Therefore, the present invention discloses a geometric game capable of just as many arrangements, if not more than prior art puzzles, while using a relatively small number of simple triangular and modified rectangular tiles. Thus, the present dissection puzzle has simple tiles to accommodate the skill level of small children; but at the same time, it is capable of forming complex arrangements to challenge a puzzle master. The present invention is the result of the discovery that the combination of isosceles triangle shapes paired with rectangles modified by cutting one corner at a 45° angle are uniquely qualified to be arranged to produce a wide range of recognizable figures.

A primary objective inherent in the above described apparatus and method of use is to provide advantages not taught by the prior art.

Another objective is to provide a dissection puzzle that is capable of forming a relatively large number of solid silhouettes of recognizable shapes and objects with relatively few tiles.

A further objective is to provide a dissection puzzle comprising only isosceles triangular and modified rectangular tiles, but capable of challenging and amusing both children and adults by being arrangeable to form a large number of recognizable shapes.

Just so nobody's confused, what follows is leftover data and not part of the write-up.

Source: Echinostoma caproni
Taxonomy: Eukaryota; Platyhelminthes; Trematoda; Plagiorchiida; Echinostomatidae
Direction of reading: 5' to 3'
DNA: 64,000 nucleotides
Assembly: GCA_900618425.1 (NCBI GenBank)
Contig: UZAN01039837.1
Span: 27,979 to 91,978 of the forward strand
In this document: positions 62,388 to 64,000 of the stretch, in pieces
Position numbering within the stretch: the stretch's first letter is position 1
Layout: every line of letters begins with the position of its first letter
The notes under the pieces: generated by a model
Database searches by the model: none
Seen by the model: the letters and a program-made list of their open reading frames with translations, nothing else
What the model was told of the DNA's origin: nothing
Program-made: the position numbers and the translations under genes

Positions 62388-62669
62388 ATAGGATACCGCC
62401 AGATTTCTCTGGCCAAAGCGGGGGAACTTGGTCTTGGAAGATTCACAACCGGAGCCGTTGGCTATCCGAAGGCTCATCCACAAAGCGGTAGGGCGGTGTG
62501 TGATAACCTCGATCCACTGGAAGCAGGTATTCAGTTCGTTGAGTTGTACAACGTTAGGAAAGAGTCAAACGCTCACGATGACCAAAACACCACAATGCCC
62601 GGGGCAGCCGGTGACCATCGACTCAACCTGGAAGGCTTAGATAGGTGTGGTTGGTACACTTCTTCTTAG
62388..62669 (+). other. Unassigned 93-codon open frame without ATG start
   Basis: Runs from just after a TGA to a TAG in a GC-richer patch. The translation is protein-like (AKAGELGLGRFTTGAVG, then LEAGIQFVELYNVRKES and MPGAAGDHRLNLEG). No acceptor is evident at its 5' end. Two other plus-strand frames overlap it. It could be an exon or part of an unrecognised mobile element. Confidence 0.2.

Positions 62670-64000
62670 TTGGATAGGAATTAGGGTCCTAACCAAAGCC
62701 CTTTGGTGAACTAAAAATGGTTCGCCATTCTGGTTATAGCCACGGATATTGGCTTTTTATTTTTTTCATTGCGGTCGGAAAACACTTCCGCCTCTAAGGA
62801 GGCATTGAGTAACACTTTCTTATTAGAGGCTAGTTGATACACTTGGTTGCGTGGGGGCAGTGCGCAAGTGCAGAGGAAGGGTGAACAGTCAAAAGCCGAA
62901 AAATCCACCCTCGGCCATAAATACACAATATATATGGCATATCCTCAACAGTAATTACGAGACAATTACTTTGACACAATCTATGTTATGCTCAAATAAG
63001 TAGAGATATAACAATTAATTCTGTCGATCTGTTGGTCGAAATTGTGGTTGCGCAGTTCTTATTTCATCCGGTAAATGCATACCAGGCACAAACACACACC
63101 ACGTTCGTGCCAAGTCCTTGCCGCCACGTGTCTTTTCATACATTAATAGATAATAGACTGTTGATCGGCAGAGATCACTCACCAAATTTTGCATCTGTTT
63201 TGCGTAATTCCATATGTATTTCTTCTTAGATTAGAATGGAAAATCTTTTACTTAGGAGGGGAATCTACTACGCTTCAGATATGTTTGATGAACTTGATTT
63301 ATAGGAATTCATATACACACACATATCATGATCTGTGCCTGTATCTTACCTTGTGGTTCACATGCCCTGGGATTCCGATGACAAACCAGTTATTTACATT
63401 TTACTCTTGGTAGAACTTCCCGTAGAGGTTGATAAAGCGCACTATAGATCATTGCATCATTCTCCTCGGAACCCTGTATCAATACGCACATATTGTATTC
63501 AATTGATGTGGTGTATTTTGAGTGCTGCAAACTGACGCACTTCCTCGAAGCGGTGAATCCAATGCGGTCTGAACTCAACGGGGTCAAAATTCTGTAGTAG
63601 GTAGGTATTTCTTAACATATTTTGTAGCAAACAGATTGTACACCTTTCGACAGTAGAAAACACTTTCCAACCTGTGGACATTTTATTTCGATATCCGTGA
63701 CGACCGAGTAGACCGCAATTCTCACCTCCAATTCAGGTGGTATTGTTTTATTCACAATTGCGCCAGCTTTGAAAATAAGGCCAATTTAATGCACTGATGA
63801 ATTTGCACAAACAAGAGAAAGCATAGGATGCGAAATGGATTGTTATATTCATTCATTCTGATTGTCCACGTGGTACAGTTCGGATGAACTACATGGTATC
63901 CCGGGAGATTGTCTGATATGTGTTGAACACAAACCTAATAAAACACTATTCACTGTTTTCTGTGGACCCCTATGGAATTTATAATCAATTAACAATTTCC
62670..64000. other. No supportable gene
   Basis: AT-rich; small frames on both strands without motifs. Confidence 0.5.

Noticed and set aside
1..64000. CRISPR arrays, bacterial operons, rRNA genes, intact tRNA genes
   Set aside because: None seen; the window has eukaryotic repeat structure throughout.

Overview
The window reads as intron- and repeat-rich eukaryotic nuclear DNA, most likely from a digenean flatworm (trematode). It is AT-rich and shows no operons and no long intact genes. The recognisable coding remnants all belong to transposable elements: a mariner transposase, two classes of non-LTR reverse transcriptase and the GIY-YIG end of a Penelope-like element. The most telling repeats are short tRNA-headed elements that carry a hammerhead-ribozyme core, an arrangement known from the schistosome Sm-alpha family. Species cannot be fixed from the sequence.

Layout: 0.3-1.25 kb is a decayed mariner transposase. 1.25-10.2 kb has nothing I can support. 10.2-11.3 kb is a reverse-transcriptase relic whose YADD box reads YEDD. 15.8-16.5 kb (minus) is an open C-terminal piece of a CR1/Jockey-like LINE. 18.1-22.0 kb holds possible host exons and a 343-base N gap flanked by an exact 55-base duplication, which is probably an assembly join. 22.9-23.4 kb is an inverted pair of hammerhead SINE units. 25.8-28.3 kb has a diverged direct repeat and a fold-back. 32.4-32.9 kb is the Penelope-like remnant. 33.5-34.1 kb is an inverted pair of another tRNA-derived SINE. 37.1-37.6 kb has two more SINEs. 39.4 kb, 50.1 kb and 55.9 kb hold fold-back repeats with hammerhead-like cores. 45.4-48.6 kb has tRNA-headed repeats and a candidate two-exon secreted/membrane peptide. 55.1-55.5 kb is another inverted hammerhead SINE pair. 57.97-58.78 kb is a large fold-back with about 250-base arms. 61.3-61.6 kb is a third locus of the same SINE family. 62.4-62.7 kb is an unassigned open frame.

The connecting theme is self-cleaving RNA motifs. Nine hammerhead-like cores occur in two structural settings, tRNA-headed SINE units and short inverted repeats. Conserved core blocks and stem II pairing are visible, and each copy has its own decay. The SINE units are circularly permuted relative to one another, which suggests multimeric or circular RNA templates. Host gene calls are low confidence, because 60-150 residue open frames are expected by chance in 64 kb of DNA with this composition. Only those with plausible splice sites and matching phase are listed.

A still further objective is to provide a dissection puzzle comprising only three isosceles triangular and five modified rectangular tiles, but capable of challenging and amusing both children and adults by being arrangeable to form a large number of recognizable shapes.

Other features and advantages of the present invention will become apparent from the following more detailed description, taken in conjunction with the accompanying drawings, which illustrate, by way of example, the principles of the presently described apparatus and method of its use.


Illustrated in the accompanying drawing(s) is at least one of the best mode embodiments of the present invention In such drawing(s):

FIG. 1 is a plan view of tiles comprising the presently described apparatus, configured in a rectangular-like arrangement; and